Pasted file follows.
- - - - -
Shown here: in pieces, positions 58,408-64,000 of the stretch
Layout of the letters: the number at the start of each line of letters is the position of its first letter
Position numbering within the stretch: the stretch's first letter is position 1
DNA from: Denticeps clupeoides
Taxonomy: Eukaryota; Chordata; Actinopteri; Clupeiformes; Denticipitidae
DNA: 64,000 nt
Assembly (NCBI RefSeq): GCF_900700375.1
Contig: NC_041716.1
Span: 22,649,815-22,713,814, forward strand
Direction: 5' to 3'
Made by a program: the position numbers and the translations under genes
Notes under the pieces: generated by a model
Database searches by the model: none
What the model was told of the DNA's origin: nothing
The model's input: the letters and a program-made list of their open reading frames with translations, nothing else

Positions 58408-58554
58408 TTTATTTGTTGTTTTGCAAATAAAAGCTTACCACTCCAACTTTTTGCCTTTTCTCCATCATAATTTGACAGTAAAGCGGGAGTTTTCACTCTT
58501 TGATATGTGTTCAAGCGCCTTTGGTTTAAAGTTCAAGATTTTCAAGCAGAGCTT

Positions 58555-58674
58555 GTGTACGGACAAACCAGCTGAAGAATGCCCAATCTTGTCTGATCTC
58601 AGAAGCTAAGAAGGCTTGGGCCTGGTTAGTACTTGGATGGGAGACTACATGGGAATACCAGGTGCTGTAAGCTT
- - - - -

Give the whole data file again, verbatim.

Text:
Shown here: in pieces, positions 58,408-64,000 of the stretch
Layout of the letters: the number at the start of each line of letters is the position of its first letter
Position numbering within the stretch: the stretch's first letter is position 1
DNA from: Denticeps clupeoides
Taxonomy: Eukaryota; Chordata; Actinopteri; Clupeiformes; Denticipitidae
DNA: 64,000 nt
Assembly (NCBI RefSeq): GCF_900700375.1
Contig: NC_041716.1
Span: 22,649,815-22,713,814, forward strand
Direction: 5' to 3'
Made by a program: the position numbers and the translations under genes
Notes under the pieces: generated by a model
Database searches by the model: none
What the model was told of the DNA's origin: nothing
The model's input: the letters and a program-made list of their open reading frames with translations, nothing else

Positions 58408-58554
58408 TTTATTTGTTGTTTTGCAAATAAAAGCTTACCACTCCAACTTTTTGCCTTTTCTCCATCATAATTTGACAGTAAAGCGGGAGTTTTCACTCTT
58501 TGATATGTGTTCAAGCGCCTTTGGTTTAAAGTTCAAGATTTTCAAGCAGAGCTT

Positions 58555-58674
58555 GTGTACGGACAAACCAGCTGAAGAATGCCCAATCTTGTCTGATCTC
58601 AGAAGCTAAGAAGGCTTGGGCCTGGTTAGTACTTGGATGGGAGACTACATGGGAATACCAGGTGCTGTAAGCTT